“But scientific investigation has done away with the element of mystery in these phenomena and has explained, with the others, the rains of blood. Some blood rains have been found to be the meconial fluid ejected by large numbers of certain lepidoptera simultaneously emerging from their chrysalides; other red rains are due to the rapid multiplication in rain pools of algæ and of rotifers containing red coloring matter; “red snow” results from the presence of similar organisms. But in no case have they rained down, except in the sense that their spores or eggs have at some time been transported, probably by the wind. The precipitation of moisture furnishes favorable conditions for their rapid development and multiplication.”

Most of the reported showers of blood, however, have probably been rainstorms in which the rain was colored with reddish dust. The occurrence of such dust in the atmosphere is very common in some parts of the world, as we have stated in a previous chapter. It has been asserted that rain which fell at Oppido Mamertina, Italy, May 15, 1890, actually contained blood, believed to be from birds.

359 Showers of supposed “sulphur” are due to pollen, chiefly from pine trees. The air in the vicinity of pine forests is sometimes filled with clouds of this material and the wind carries it for many miles. It is reported that a pollen shower at Pictou, Nova Scotia, in June, 1841, was so heavy that bucketfuls were swept up on a ship.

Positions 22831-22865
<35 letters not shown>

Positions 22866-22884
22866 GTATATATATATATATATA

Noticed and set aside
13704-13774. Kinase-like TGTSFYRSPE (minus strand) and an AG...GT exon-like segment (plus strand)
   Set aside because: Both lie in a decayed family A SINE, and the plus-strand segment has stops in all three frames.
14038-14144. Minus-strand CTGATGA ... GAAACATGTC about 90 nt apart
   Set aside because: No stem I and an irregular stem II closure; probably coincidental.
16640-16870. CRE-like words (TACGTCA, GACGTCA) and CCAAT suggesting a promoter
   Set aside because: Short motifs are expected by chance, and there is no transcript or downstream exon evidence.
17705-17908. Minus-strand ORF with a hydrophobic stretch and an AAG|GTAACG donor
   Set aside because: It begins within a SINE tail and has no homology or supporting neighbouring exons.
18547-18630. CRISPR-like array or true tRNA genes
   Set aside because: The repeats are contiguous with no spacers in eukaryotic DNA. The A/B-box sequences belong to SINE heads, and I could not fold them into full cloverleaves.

In the case of alleged showers of “paper” the material has been found to be the crusts of dried algæ, which form on the surface of the ground exposed by the evaporation of the water of shallow ponds.


The Weather Bureau is a bureau of information, and one of the ways in which it strives to give a good account of itself is by answering endless questions about “the year without a summer.” This title has been given to the year 1816.